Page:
How often do you ask your customers about their experience?

One of my personal pet peeves (maybe because I am a boomer) is when everything is automated, when there is no phone number to call in the event I have a problem. Sometimes the phone number is so buried on the website it is next to impossible to find.  I say put it front and center!

I have listed three keys to delivering exceptional customer service every time!

  1. Learn what can be a hindrance to good service first.  Are there systems or policies and procedures that affect the ability of the customer service rep to perform at their peak?
  2. Ensure everyone has adequate training.  Make sure your employees know how to handle difficult situations, upset or irate customers.  This is critical when the emotions are high.
  3. Have aone-touch approach. What I mean by this is when a customer calls, that as much as possible they are not passed from one department to another.  It can happen of course from time to time but it should be the exception not the norm.

The old saying “treat people the way you want to be treated” may not apply anymore.  The newer version of “treat people the way THEY want to be treated” is the better approach.

Remember your customers are your best advertising, make them brag about you!


Customer Service – A Little Goes a Long Way

banquet customer service - wait staff cook gluten free chicken salad

Customer Service – A Little Goes a Long Way
by Cindy Stradling CPC, CSP

Recently a friend of mine was sharing the excellent customer service experience she had during their annual Christmas function.  She told me how the catering company had taken care of every detail, including emery boards in the washroom.  As she was speaking a memory of a time I had were I felt so very taken care of, came to mind.  The entire incident came vividly back like it was yesterday.

I too was at a Christmas function at the Royal York Hotel in downtown Toronto.  We were a very small group of about 50 people.  The meal was a buffet set up and waitresses walked around offering us champagne, wine or spirits to drink.  They were smiling and attentive, exactly what you would expect in a place as prestigious as the Royal York.  The food looked spectacular and the room was decorated in a classic Victorian style Christmas.   I was standing chatting with a colleague of mine when she offered me a piece of brie with cranberry on a cracker.  It looked delicious and I declined, explaining to her that I was gluten sensitive and didn’t want to take a chance on eating the cracker.

banquet customer service - wait staff cook gluten free chicken saladMy colleague expressed her concern and how difficult it must be to eat out with such a sensitivity.  I said it really didn’t limit me; I just needed to be careful.    As we continued to chat, one of the waitresses came over to me and excused herself.  She explained that she had overheard my conversation and asked me if I would like her to get me a gluten free plate.  Both my colleague and I were so impressed with this young lady.  I gratefully accepted her offer and when she returned she gave me this wonderful plate of chicken, salads and cheeses, all very delicious and gluten free.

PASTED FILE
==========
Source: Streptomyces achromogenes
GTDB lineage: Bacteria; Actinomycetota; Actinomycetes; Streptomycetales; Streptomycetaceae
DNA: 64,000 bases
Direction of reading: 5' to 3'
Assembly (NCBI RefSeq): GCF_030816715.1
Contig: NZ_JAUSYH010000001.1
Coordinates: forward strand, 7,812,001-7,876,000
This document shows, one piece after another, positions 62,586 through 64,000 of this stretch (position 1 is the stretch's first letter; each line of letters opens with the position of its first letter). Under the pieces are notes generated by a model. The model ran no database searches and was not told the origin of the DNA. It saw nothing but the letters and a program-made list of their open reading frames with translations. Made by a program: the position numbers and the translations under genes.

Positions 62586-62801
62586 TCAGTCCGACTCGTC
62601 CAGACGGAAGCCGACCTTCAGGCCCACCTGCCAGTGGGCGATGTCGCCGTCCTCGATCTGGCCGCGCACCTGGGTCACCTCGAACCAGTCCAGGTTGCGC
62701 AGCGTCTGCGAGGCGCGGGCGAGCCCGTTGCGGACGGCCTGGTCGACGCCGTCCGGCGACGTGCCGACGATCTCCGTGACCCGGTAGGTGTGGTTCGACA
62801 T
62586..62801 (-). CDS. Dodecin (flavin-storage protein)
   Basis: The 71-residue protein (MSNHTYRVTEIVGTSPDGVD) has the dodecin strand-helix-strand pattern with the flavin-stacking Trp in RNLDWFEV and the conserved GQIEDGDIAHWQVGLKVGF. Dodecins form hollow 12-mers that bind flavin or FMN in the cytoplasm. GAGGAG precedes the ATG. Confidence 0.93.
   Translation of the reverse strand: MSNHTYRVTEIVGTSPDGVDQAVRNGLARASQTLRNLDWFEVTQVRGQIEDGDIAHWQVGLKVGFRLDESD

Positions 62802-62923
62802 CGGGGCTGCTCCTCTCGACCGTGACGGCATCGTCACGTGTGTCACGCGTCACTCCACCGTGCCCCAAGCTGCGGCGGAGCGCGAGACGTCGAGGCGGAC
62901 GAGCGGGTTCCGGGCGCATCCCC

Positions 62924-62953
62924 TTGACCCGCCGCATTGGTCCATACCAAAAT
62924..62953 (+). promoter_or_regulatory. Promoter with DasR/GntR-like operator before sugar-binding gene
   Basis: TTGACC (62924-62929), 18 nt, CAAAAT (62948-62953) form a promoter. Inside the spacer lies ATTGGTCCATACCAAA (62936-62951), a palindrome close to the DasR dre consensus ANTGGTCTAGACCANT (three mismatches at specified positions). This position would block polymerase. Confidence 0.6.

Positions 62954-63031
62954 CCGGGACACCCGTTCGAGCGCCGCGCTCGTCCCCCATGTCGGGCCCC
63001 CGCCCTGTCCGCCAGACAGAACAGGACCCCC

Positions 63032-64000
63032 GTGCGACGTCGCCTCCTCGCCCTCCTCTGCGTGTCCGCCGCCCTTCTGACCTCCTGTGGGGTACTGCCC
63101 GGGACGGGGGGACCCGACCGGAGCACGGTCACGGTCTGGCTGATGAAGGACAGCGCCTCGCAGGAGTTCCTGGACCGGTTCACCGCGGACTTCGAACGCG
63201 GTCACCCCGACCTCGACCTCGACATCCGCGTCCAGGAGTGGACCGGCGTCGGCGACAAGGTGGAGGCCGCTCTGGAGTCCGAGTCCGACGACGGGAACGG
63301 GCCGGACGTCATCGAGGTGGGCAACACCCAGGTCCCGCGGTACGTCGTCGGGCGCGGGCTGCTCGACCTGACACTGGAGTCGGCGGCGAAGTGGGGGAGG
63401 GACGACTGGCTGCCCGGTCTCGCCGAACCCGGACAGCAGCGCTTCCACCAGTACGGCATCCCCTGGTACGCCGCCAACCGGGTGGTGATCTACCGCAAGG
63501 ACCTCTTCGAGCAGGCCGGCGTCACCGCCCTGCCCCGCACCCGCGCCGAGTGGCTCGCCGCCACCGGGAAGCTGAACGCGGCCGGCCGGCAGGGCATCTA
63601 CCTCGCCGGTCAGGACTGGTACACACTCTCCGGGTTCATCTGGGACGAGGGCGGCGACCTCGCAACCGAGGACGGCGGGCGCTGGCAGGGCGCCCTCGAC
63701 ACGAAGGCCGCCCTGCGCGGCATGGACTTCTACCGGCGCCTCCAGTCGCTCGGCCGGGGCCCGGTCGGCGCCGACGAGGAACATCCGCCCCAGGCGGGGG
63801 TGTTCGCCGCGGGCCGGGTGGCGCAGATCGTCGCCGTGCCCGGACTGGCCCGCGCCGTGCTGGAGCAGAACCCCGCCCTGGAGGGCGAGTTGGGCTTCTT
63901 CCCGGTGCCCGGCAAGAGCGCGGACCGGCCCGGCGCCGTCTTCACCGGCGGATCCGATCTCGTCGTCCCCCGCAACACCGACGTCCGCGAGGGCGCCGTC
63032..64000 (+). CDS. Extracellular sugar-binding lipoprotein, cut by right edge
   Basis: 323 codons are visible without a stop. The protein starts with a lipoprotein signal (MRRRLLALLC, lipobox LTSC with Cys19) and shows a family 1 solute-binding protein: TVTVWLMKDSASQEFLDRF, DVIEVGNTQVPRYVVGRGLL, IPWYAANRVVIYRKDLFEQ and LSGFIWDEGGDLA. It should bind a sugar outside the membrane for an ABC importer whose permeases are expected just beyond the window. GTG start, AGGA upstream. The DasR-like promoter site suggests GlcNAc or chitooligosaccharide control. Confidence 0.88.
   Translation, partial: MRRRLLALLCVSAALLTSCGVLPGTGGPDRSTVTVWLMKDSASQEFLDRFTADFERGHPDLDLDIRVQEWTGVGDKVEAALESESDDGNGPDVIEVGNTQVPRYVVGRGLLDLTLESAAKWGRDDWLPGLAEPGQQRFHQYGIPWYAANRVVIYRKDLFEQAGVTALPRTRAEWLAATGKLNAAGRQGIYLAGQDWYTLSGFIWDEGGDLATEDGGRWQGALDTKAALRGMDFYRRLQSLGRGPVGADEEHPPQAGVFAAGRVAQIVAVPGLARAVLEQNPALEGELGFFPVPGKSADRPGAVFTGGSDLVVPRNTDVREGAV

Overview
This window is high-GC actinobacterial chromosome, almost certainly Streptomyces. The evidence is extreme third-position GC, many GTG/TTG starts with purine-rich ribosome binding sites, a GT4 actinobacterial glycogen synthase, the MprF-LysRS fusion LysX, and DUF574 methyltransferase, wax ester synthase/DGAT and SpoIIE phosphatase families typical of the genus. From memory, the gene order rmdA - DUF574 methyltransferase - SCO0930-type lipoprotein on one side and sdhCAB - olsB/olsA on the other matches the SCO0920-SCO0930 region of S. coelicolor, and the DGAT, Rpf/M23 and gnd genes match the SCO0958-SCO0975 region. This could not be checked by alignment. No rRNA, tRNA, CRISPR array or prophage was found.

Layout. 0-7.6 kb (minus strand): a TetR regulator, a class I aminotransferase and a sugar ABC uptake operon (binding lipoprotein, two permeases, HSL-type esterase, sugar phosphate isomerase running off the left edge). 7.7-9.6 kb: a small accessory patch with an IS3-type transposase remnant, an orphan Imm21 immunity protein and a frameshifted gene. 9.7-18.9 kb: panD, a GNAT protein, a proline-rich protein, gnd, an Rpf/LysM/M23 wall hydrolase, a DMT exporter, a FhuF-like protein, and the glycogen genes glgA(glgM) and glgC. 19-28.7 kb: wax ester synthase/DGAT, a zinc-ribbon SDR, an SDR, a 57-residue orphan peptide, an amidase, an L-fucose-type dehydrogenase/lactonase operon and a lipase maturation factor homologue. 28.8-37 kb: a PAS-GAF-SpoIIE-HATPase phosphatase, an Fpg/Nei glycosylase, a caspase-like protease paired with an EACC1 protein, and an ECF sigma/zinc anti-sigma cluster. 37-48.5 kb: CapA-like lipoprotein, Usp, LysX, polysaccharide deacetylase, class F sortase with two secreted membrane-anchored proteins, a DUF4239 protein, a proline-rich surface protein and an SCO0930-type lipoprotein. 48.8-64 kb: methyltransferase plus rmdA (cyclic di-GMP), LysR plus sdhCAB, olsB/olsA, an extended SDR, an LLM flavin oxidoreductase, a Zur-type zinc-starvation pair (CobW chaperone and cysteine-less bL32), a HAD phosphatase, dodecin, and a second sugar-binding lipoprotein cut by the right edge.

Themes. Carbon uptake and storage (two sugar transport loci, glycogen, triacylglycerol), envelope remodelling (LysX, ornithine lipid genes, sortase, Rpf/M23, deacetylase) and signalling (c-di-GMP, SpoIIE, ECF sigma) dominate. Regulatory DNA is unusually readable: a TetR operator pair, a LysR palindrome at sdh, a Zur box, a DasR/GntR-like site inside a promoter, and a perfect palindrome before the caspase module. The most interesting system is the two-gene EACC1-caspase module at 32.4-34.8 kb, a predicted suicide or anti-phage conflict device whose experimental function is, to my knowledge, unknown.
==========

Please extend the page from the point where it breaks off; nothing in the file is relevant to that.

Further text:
At the end of the evening I thanked her again and also found out who the manager was and told her the exceptional customer service experience I had that evening.  That incident happened over five years ago and I still remember the experience as though it was yesterday.  I learned so much from that short interaction and it has helped me with my level of customer service.

If we look at this situation, what can you and your customer service team learn from it.  What can you do in 2013 to create an experience that would be remembered five years later? 

What immediately comes to mind is go beyond what is expected.  Everyone expects good customer service, but having a commitment to give great or exceptional customer service can be the differentiator.  Look for small ways to make a difference.  Listen and pay attention to what your customers are saying and ask yourself “Is there something I can do here that could have an impact that will last 5+ year?”  There may or may not be something you can do every time, but by asking the question there is a higher likelihood over the year you will have absolutely delighted your customers on more occasions.

Think of a time when you have been delighted.  What made it so special?  What was your experience? How can you transfer that experience into your workplace? 

Remember this quote by Mother Teresa: 

“Kind words can be short and easy to speak, but their echos are truly endless.”

Athena Alliance Members – A Closer Look at Tammy Sturge

Tammy Sturge, Master Facilitator

Athena Alliance Members – A Closer Look